I sought to use the most relevant points of the Code to shape my approaches to these projects.
For instance, I appreciated that having a sense of responsibility and accountability would reflect
positively on the outcomes of the project. I believe that consultants could be good ambassadors
for their organisation if they surpass the expectations of stakeholders, since reputation, whether
positive or negative, is associated with the name of the organisation rather than with the names
of individuals. Hence, the responsibility of achieving the organisation’s objectives lies more
with the team than with individuals. According to Sturdy et al. (2009), the Code of Professional
Conduct illustrates the best practice a consultant needs to adopt in order to bring new
knowledge into organisations and to provide high quality outcomes to the ultimate beneficiary.
I was also able to improve my own personal management practice, particularly in the
first project. I sought to strive for excellence at all times and continued to develop my
management competences. Furthermore, working on these two projects was a unique
opportunity to consolidate the “theoretical” and the practical in a real business context. The
lesson that I learned from each project was to take into consideration not only the clients but
also the need to impact on other stakeholders, such as the University, by providing excellent
outcomes. Fombrun (1996) indicates that reputation is considered an intangible asset and a
source of competitive advantage; hence, as a team, it was our responsibility to deliver
outstanding projects that help to enhance the competitiveness of the organisations and achieve
the required objectives through the consultancy projects. Moreover, a good reputation has a
ISEJ International Student Experience Journal
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© The Author 2016
positive impact on client satisfaction and also on the client’s brand image, thus adding value to
their business.
Furthermore, when I applied the core competences (outlined in the code) to my personal
management practice, I found it would be better to act within my level of competence and
skills. When team members divide the responsibilities according to their skills it can assist
them greatly in delivering a good project. Kubr (2002) believes that the consultant should
possess qualities in two broad categories: intellectual abilities (e.g. dilemma analysis) and
personal attributes (e.g. integrity). I agree with Kubr that, in management consulting, the
consultant should possess analytical and problem-solving abilities to be able to implement
projects in a professional way.
These Codes imposed on me a degree of accountability to achieve the objectives and tasks
throughout the stages of the projects, irrespective of any obstacles I faced. For instance, in one
of the projects there were several obstacles and challenges related to ambiguity of objectives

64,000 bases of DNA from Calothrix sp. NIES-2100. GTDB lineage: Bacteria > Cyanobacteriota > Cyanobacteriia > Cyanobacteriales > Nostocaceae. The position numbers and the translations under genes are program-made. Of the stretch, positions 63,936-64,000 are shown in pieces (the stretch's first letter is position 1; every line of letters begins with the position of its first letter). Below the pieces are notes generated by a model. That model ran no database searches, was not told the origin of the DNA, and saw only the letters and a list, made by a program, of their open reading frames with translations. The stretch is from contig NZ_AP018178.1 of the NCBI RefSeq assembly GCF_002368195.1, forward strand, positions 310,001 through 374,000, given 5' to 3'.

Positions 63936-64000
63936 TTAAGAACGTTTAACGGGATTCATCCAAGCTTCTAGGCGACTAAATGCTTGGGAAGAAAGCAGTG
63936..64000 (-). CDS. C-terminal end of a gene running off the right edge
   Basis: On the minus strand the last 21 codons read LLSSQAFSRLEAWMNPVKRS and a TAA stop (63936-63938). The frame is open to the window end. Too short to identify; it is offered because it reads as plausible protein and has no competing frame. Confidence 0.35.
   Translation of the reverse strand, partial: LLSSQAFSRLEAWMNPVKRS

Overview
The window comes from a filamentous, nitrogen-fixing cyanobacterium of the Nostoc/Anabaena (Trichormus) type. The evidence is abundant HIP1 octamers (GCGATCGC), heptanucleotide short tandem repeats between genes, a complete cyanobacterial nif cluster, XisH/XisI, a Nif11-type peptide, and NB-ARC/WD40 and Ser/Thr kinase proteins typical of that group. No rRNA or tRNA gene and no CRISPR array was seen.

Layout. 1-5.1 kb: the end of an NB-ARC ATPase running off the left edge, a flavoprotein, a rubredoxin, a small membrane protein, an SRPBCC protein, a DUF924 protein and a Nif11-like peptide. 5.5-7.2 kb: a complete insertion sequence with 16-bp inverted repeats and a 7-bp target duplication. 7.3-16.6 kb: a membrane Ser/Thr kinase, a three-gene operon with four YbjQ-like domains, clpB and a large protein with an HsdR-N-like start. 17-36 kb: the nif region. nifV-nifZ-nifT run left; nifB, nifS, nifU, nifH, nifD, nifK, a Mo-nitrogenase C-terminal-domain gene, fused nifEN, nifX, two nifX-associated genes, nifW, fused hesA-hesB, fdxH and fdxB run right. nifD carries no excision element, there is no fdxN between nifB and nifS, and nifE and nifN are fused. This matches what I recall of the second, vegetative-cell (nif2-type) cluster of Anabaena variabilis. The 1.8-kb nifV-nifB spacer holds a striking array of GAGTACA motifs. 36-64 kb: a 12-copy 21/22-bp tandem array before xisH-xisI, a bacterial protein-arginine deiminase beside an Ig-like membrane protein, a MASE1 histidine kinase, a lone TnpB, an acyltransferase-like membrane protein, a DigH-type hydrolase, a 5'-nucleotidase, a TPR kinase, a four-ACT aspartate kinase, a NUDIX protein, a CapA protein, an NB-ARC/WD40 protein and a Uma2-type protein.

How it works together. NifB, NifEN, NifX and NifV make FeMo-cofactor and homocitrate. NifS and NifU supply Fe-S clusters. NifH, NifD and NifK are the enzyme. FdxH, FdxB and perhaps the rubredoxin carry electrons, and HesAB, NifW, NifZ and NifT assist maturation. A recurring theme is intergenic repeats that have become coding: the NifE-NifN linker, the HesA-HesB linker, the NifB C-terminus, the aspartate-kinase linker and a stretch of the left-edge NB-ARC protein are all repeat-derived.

and working under time pressure, but I got through by using the resources available in order to
fulfil what was expected from me. For instance, I contributed by reading the three allocated
articles and summarising them for the team, as part of our desk research. I came to understand
that it is a shared responsibility to identify any problems and consider all possible solutions.
From my perspective, shared responsibility is what the Code of Professional Conduct and
Practice embodies in terms of helping consultants achieve the highest possible standards for
clients at all times.
Furthermore, the Code emphasises the importance of effective, open communication.
Throughout both projects, although I was not the team leader, I worked with the team members
and sought to build trust and communicate clearly with the client. This certainly helped me to
anticipate any problems and explain any unclear points. According to Kubr (2002, p. 69) “A
consultant who demonstrates sincere interest, an understanding of the client’s problems and
concerns, and flexibility can expect the same from the client”. The Code also enabled me to act
independently and objectively, particularly when there were differences of opinion in the team
and I needed to be objective so as to deliver the projects’ aims. Another point in the Code,
regarding managing others, refers to the importance of having clear team rules which can be
adhered to by all team members. This helped me to deal with my colleagues, respect their
opinions and give them support, particularly when under time pressure.
The Code assisted me in my adaptation to a new culture, especially as we were dealing
with external clients. We showed respect to the clients’ stakeholders in our communications
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© The Author 2016
with them and found appropriate times to obtain the required information from them.
Moreover, acting in an ethical manner, complying with the regulations of professional ethical
behaviour and respecting customers, is an essential part of strengthening the consultant’s
relationship with the client and with any other relevant parties (Higgs-Kleyn & Kapelianis,
Working in the field of business consulting through the various stages involved in the two